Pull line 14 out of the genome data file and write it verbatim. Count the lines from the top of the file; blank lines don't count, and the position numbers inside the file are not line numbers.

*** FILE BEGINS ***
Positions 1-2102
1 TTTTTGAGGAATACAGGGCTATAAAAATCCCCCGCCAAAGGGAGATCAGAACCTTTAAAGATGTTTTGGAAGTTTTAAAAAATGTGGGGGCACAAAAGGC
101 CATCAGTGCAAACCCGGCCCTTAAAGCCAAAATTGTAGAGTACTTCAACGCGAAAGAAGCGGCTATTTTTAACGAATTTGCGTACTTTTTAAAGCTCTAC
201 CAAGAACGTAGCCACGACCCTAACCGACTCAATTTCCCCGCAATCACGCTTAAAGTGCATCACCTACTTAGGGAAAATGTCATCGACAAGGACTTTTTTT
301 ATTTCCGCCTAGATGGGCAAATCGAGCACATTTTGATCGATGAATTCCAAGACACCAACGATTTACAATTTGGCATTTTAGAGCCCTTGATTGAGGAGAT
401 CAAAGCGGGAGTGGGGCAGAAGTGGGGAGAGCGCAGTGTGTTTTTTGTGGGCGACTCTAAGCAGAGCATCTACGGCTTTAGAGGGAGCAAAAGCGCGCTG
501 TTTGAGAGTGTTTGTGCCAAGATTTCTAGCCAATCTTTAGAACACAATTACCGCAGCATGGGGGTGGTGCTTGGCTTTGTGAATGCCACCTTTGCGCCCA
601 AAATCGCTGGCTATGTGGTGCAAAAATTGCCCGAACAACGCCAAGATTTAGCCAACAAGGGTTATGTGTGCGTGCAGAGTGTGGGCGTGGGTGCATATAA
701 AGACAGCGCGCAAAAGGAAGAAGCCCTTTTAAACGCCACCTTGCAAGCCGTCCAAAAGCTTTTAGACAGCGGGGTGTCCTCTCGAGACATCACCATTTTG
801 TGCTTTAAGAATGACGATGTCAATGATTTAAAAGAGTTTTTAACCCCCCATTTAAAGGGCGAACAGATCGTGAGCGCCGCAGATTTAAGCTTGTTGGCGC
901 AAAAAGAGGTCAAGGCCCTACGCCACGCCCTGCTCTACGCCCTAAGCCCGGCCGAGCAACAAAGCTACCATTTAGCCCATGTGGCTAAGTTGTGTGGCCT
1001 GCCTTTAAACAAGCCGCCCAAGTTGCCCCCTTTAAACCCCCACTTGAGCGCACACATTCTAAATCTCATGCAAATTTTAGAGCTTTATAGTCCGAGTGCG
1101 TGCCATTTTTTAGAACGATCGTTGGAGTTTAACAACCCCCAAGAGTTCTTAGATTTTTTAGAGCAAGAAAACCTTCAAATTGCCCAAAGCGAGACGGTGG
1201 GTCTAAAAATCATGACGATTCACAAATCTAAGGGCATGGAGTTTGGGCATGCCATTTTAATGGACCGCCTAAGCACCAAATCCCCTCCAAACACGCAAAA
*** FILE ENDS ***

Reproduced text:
1201 GTCTAAAAATCATGACGATTCACAAATCTAAGGGCATGGAGTTTGGGCATGCCATTTTAATGGACCGCCTAAGCACCAAATCCCCTCCAAACACGCAAAA